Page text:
A Case for the Christian Temple

by Michael Raia

The following summary essay was prepared for an academic independent study on sacred architecture during masters coursework at the Liturgical Institute, July 2017.

Dome of the Church of the Holy Sepulchre, Jerusalem. Source:  Wikipedia Commons.

Dome of the Church of the Holy Sepulchre, Jerusalem. Source: Wikipedia Commons.

"The Church desperately needs to reclaim an understanding of the church building as a Christian Temple."

Throughout the course of Church history, the edifices built for worship have borne a sacred meaning that is inseparable from the faith and mystery celebrated within. While emphasized and articulated in various ways by different cultures and in different ages, this meaning unfortunately seems to escape the comprehension of many Catholics living in a modern age that is largely starved for authentic symbolic mediation of the sacred. This deficiency should alarm us, as this system of signs and symbols upon which church design has traditionally depended is also requisite for a meaningful comprehension of the very mysteries that underlie the sacraments. Yet when it comes to church design, efforts to reclaim this understanding have been challenged by extremes – both dominated by the emotional pursuit of the symbolic. Nostalgic efforts to reclaim a lost legacy of magnificent churches constructed during a triumphal era of American Catholicism have yielded a somewhat unintelligible paragon on the side of tradition. On the other side, an older but still prevalent dismissal of a church building as simply a skin for the act of worship, a shelter for community gathering, or even a theater for dramatically reenacting the Lord’s Supper finds sympathy with America’s general suspicion of matter and discomfort with a sacramental worldview. These approaches do little to truly serve today’s Catholics. The Church desperately needs to reclaim her ancient understanding of the church building as a network of signs and symbols that sacramentalize the liturgy and the Body assembled – an understanding of the church building as a Christian Temple.

In the spirit of the country’s puritanical roots, the evangelical zeal of the mainstream practice of Christianity in the US remains a heavy influence in our thinking, even among Catholics. As a result, many are fairly comfortable emphasizing the primary liturgical expression of the Mystical Body of Christ – promoted heavily leading up to and following from the Second Vatican Council – in a way that would seemingly require diminishing the important role of the building itself. This approach would suggest that too much in the way of visual sacred imagery or attention to the physical surroundings risks distraction from the ultimate reality of what Christ has done and is doing for us. But can an informed Christian believe that the church building plays a more vital role?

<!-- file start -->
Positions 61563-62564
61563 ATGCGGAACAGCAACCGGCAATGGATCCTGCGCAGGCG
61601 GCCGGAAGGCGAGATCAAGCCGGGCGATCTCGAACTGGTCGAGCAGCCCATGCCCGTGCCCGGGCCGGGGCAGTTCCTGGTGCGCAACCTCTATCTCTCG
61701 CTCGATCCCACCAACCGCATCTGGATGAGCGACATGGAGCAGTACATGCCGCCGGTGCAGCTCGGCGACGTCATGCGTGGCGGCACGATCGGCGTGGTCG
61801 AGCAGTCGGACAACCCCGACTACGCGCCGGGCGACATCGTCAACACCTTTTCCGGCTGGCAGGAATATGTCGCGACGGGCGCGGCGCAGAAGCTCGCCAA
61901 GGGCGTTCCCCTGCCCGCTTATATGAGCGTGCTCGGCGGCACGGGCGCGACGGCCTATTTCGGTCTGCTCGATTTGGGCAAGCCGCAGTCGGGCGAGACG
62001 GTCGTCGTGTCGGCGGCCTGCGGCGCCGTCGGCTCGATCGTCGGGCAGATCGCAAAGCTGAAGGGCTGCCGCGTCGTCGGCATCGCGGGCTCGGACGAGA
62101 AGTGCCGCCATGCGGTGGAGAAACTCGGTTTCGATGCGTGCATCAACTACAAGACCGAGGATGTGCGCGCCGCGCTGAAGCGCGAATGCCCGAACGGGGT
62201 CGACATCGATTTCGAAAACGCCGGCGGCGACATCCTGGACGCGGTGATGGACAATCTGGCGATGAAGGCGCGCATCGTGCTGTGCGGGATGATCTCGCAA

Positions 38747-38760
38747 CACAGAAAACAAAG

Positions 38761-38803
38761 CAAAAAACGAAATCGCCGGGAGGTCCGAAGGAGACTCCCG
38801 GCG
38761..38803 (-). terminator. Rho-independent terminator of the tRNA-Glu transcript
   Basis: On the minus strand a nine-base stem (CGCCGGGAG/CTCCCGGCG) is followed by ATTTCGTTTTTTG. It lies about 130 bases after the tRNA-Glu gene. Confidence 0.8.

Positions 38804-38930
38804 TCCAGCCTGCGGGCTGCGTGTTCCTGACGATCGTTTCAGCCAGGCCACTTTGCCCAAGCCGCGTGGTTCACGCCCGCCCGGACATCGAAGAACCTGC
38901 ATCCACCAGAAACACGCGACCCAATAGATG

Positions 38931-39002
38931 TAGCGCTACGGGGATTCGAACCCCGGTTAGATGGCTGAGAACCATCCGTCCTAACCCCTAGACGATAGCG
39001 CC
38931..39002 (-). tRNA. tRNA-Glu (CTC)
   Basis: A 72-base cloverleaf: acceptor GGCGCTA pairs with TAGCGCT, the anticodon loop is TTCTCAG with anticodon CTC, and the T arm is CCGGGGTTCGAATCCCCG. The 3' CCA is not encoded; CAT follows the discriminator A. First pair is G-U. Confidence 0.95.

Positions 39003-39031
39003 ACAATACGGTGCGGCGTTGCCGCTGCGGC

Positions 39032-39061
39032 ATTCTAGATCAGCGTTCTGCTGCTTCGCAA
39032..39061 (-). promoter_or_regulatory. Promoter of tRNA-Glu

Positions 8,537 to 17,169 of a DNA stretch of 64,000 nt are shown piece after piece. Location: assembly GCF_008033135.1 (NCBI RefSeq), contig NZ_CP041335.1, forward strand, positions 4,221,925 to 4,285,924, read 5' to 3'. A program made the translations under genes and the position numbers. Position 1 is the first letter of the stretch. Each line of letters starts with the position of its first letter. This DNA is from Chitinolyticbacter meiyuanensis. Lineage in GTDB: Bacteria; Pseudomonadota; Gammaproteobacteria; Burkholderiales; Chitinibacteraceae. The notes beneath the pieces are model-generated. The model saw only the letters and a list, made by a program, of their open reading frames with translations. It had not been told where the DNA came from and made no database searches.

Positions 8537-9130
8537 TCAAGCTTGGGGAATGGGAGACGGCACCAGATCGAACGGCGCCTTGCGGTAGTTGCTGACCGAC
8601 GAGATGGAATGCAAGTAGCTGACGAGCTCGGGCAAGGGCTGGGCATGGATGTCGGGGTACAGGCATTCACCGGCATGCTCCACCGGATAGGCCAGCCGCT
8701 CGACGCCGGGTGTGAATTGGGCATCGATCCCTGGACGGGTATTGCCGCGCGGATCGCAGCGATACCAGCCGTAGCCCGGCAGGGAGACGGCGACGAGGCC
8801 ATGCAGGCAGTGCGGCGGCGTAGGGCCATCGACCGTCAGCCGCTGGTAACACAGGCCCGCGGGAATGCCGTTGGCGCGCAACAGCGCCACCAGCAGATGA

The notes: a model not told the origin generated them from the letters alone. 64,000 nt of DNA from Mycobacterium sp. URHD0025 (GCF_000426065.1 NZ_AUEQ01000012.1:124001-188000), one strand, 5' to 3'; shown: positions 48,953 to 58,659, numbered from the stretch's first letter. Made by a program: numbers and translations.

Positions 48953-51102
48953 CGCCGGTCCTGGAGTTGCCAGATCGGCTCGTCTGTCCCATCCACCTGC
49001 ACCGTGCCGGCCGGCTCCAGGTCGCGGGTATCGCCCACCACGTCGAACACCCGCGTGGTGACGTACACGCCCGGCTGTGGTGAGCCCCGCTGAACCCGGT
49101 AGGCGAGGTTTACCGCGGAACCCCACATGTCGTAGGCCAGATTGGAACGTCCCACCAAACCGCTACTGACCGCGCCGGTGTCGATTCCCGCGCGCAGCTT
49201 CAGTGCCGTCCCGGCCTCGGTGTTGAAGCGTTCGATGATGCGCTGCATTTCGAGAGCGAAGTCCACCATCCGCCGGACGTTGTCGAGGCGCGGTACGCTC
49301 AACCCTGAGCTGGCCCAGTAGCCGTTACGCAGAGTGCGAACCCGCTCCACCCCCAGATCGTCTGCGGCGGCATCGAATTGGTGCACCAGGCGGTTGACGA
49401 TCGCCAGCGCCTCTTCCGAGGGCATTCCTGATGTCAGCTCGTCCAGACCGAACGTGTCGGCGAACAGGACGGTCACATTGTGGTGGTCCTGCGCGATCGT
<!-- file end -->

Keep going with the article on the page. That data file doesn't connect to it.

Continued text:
The building is an image of the Mystical Body, and images are important for Christians. St. Paul uses the example of marriage, which is describes as a great good precisely because it is an image of the love of the Trinity, and an image of that love shared with us by means of the relationship of Christ to his body the Church. A church building, therefore, is not less important because it is an image of another reality; no – it is even more important because it serves in this elevated capacity. If we want to emphasize the community’s role as the Body of Christ, we need to be building churches that reflect it. This is a place to carefully seek guidance from the Church’s rich artistic and architectural tradition. Too abstract an interpretation of the church building’s role encourages a communal navel-gazing that fails to direct the attention of the Body toward its head, Christ, and toward the Father to whom Christ directs his sacrifice. As a result, the world should look to each Catholic church as a navel of creation, for indeed this was the understanding of the early Church.

"The church building is a sacramental because it makes present the invisible mystery of the Church as the Mystical Body of Christ."

The argument for physical representation of core spiritual truths is found in the sacraments and rooted in the Incarnation. Christianity is necessarily incarnational in its thinking; material in its operation. The sacraments are earthy and tactile, and they are constituted of material and actions that are not foreign to universal human actions: eating and drinking, washing and anointing, and marriage. Each follows the model of the ministry of Christ, the eternal Word of God who became flesh. The sacraments represent, materialize, and therefore make present an invisible mystery of the divine. The things that surround the sacraments likewise play a supporting role in divine revelation: sacramentals. They point to the reality of grace within the sacraments and better dispose us to receive it. They aid us in approaching the sacraments with understanding and reverence and treating them with the dignity they are due as efficacious signs of grace. Water is a sacramental of the sacrament of baptism, so by mindfully signing ourselves with water upon entering and exiting a church, we are reminded of our baptism – both the Christian family to which we belong upon our entry, and the mission to which we are called upon our exit. The baptismal font and holy water stoops can reveal and participate in this reality or obscure it. The liturgical rites of the sacraments provide a framework for understanding the sacramentals that are necessary to support them.

St. Cecilia Catholic Church in St. Louis, MO. Photo credit:  Jeff Geerling .